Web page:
Recent studies have shown that intense and long-lasting storms potentially facilitate sea ice melting. Under the background of extratropical storm tracks poleward shift, significant reductions of Arctic sea ice coverage, and thinning of sea ice thickness over the last several decades, a better understanding on how storms impact sea ice mass balance is obviously of great importance to better predict future sea ice and the Arctic climate changes. This thesis presents a multi-scale study on how storms impact sea ice, consisting of three different parts of the effort. In the first part, we examined the impacts of the 2016 summer intense storm on sea ice changes over the Chukchi Sea using ship-borne observations. The results show that the intense storm can accelerate ice melt through enhanced upper-ocean mixing and upward heat transport. The satellite-observed long-term sea ice variations potentially can be impacted by many factors. In the second part, we first explore key physical processes controlling sea ice changes under no-storm condition. We examined and compared results from 25 sensitivity experiments using the NCAR's Community Earth System Model (CESM). We found that sea ice volume, velocity, and thickness are highly sensitive to perturbed air-ice momentum flux and sea ice strength. Increased sea ice strength or decreased air-ice momentum flux causes counter-clockwise rotation of the transpolar drift, resulting in an increase in sea ice export through Fram Strait and therefore reduction of the pan-Arctic sea ice thickness. Following four tracers released over the Arctic, we found the sea ice thickness distributions following those tracers are broader over the western Arctic and becomes narrower over the eastern Arctic. Additionally, thermodynamic processes are more dominant controlling sea ice thickness variations, especially over periphery seas. Over the eastern Arctic, dynamic processes play a more important role in controlling sea ice thickness variation. Previous studies show that thin ice responds to external perturbations much faster than the thick ice. Therefore, the impacts of storms on sea ice are expected to be different compared with the western/eastern Arctic and the entral/periphery seas. In the third part, we conduct a new composite analysis to investigate the storm impact on sea ice over seven regions for all storms spanning from 1979 to 2018. We focused on sea ice and storm changes over seven regions and found storms tend to have different short-term (two days before and after storm passage), mid-term (one-two weeks after storm passage), and long-term (from 1979 to 2018) impact on sea ice area over those regions. Over periphery seas (Chukchi, East Siberian, Laptev, Kara, and Barents Seas), storms lead to a short-term sea ice area decrease below the climatology, and a mid-term sea ice increase above the climatology. This behavior causes sea ice area to have a small correlation with the storm counts from 1979 to 2018, which suggest that storms have a limited long-term impact on sea ice area over periphery seas. Both the short term and mid-term storm impacts on sea ice area are confined within a 400 km radius circle with maximum impacts shown within a 200 km radius circle. Storms over the western Arctic (Chukchi, East Siberian, and Laptev Seas) have a stronger short-term and mid-term impact on sea ice area compared with the Eastern Arctic (Barents and Kara Seas). Storms over both Atlantic and Pacific entrance regions have a small impact on sea ice area, and storms over the Norwegian, Iceland, and Greenland Seas have the smallest impact on the sea ice area. Compared to the periphery seas, storms tend to have a stronger long-term impact on sea ice area over the central Arctic. The correlation coefficients between the storm count and sea ice area exceed 0.75.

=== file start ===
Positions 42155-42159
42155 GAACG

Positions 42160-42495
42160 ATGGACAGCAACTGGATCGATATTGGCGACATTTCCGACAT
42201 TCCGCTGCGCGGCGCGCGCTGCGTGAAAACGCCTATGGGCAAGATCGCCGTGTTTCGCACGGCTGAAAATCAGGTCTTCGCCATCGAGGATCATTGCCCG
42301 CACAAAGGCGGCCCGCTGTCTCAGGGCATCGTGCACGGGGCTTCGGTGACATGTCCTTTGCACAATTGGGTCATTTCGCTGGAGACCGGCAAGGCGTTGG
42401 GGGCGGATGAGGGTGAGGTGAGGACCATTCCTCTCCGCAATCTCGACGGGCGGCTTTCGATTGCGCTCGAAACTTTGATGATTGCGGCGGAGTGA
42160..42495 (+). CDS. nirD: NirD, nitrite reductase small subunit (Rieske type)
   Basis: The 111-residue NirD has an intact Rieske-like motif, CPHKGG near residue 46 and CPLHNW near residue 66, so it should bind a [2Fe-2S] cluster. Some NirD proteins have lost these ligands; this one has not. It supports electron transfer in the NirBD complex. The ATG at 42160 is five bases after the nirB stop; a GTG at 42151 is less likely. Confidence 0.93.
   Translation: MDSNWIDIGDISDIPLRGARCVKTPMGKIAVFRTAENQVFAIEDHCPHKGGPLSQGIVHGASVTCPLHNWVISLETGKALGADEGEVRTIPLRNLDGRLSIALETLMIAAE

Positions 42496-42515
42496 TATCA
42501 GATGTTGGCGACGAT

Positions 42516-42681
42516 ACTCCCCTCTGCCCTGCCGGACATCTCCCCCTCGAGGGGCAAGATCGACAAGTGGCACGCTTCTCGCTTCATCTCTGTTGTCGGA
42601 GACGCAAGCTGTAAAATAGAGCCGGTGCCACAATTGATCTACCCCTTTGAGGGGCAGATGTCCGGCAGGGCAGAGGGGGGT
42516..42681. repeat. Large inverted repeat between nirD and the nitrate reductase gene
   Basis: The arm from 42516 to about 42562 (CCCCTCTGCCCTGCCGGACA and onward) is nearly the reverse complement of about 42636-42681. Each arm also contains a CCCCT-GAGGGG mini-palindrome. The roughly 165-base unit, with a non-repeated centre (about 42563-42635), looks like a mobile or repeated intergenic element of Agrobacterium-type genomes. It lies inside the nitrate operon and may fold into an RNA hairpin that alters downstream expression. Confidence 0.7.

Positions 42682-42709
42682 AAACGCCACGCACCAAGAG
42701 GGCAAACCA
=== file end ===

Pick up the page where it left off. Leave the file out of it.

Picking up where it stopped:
• Carbon flux and particle-associated microbial remineralization rates in the northern Bering and southern Chukchi seas